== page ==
Protecting Antarctic Krill

Antarctic krill (Euphausia superba) are 2½-inch-long zooplankton that form huge swarms in the waters surrounding Antarctica. Although they are tiny, krill play a vital role in supporting the Southern Ocean ecosystem by forming the base of the food web.

Krill are plentiful. In fact, scientists believe the total weight of all Antarctic krill is greater than the cumulative weight of any other animal species on the planet. However, the combined effect of concentrated fishing and climate change on krill—especially near the coast of the Antarctic Peninsula—is reducing the availability of krill in the foraging area of species such as chinstrap and Adélie penguins, and creating a ripple effect throughout the Antarctic food web.

Krill are caught by industrial fishing vessels, the most advanced of which vacuum up and process them on board, allowing for a large catch in a short period of time. Krill are used as an ingredient in animal feed for industrial farming and aquaculture, bait for fishing and omega-3 diet supplements for human consumption.

Temperatures around the Antarctic Peninsula are rising faster than anywhere on Earth. That is causing a massive reduction in the sea ice that krill cling to and the sea ice algae they feed on. Krill abundance correlates closely with the extent of sea ice coverage from the previous year.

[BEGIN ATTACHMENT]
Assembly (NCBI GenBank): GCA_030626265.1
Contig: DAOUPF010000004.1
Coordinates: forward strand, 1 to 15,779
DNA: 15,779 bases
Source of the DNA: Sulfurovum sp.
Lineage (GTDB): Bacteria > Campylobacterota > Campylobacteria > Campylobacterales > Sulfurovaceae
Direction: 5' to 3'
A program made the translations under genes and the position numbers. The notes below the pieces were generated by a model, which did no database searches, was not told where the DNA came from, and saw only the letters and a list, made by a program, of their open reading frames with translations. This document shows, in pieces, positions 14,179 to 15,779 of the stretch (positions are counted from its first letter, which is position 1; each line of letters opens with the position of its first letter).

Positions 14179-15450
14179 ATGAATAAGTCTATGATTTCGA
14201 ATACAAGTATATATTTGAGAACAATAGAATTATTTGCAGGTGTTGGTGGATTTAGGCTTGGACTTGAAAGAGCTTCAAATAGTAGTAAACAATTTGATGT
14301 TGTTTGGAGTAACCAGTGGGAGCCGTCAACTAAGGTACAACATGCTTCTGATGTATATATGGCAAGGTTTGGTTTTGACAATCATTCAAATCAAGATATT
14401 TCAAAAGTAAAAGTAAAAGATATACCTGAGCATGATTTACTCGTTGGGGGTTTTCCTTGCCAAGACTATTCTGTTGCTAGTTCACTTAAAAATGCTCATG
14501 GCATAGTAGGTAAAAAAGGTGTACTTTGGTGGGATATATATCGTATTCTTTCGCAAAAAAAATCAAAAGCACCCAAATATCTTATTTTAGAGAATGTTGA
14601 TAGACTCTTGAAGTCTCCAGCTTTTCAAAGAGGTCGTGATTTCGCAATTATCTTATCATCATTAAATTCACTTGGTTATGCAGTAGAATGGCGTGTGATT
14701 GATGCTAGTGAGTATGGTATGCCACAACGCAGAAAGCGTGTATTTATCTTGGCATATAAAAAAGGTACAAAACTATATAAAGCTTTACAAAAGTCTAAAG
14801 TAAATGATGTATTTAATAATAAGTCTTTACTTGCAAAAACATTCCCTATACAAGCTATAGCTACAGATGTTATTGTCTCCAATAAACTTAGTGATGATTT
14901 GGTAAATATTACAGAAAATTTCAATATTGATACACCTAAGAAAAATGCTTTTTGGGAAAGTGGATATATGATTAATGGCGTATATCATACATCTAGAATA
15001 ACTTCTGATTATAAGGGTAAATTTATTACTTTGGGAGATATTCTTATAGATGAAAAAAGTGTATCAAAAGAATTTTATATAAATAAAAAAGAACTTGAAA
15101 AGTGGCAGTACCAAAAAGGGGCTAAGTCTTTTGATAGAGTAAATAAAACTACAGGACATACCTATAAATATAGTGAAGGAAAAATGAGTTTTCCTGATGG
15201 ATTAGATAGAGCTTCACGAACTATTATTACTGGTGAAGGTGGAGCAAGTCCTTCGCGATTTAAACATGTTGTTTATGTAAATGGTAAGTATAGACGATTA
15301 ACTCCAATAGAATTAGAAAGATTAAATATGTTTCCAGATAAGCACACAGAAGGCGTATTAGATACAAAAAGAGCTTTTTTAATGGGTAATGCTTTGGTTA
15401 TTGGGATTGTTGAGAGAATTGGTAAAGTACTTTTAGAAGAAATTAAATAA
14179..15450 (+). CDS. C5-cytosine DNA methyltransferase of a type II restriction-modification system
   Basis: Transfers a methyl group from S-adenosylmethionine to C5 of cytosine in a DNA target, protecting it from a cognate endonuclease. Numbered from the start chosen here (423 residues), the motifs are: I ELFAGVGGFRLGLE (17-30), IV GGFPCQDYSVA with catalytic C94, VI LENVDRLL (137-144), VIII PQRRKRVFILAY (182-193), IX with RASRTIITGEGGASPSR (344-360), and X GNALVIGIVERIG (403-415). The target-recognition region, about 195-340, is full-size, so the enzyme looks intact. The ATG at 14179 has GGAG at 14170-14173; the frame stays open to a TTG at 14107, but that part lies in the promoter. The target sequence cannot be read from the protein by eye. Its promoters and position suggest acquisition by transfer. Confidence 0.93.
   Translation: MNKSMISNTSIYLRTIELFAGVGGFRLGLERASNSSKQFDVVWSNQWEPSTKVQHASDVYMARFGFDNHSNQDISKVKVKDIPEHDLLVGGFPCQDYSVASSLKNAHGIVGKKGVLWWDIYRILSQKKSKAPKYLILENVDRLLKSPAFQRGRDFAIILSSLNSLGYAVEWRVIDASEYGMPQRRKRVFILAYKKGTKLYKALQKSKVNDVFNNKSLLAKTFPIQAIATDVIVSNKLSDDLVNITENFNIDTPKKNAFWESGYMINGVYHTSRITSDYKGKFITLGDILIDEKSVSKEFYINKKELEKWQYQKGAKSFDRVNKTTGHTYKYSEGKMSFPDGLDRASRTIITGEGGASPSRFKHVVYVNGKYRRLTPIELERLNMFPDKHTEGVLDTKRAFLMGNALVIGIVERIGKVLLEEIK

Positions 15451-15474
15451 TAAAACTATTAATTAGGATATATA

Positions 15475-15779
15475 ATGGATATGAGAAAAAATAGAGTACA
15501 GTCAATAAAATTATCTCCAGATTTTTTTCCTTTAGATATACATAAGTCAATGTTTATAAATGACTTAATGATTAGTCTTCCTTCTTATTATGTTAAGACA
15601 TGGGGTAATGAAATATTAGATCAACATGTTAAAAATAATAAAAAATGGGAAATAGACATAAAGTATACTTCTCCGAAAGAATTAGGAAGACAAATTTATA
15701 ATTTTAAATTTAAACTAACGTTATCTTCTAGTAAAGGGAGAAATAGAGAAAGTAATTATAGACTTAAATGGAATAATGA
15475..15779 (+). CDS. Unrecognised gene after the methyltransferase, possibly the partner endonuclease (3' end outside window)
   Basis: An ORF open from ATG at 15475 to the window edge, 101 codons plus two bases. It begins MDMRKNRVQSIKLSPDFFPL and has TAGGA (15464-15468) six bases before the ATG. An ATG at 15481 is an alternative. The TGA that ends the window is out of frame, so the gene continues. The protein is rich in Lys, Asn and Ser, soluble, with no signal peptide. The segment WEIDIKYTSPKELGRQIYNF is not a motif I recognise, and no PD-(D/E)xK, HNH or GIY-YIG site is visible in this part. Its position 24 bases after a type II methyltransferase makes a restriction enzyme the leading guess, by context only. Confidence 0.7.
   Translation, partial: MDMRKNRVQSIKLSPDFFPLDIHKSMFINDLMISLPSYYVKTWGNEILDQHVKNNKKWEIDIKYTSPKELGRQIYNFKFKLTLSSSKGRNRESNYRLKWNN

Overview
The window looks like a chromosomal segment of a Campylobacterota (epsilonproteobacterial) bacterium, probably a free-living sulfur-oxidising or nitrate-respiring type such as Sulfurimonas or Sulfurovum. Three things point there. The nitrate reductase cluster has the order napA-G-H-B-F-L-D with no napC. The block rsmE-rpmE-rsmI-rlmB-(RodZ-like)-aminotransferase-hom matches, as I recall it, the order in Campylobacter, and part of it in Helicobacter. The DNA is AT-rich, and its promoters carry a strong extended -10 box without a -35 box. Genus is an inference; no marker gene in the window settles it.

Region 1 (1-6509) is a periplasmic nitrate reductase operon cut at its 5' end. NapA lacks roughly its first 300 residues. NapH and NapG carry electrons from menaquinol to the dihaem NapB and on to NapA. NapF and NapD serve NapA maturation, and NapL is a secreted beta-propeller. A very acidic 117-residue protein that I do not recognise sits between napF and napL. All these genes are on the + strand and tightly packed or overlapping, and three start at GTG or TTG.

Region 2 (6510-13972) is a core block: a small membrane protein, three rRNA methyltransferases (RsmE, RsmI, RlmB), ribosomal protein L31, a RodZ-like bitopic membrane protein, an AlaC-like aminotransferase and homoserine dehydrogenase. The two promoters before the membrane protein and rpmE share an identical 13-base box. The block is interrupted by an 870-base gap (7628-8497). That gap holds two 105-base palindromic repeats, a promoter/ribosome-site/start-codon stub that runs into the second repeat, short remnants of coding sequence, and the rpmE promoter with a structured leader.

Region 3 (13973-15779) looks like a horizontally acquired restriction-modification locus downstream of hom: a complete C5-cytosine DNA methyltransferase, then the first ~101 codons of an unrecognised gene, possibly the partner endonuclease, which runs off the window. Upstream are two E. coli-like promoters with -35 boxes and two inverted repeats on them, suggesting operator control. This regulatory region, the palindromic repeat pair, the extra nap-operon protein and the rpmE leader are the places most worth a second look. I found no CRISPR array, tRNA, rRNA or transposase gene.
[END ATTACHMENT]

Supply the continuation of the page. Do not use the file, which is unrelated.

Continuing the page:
The availability of krill during the Antarctic summer is critical to the reproductive success of a wide range of species, including several species of penguins, whales, seals, and other seabirds. However, industrial krill fishing has increased in the waters of Antarctica, and vessels often use foraging penguins and other predators to locate krill hot spots.

The Commission for the Conservation of Antarctic Marine Living Resources (CCAMLR) was established in 1982 in response to the growing fleet of krill vessels around the Antarctic Peninsula. Today, CCAMLR manages the krill fishery in these waters by imposing catch limits that are allocated across subareas of the Southern Ocean. These management measures have been effective in regulating krill catches but have not adequately accounted for the foraging needs of penguins and other predators. CCAMLR has a mandate to protect all biodiversity within these waters. The commission must protect the Southern Ocean by protecting the base of its food web—krill.


Antarctic krill form the base of the Southern Ocean food web. Ecosystem-based management of the krill fishery is essential to sustaining the interdependent relationships between this forage species and its predators, especially penguins around the Antarctic Peninsula.

The fishery management plan should move krill fishing out of breeding penguins’ foraging areas and require 100 percent observer coverage on krill vessels.

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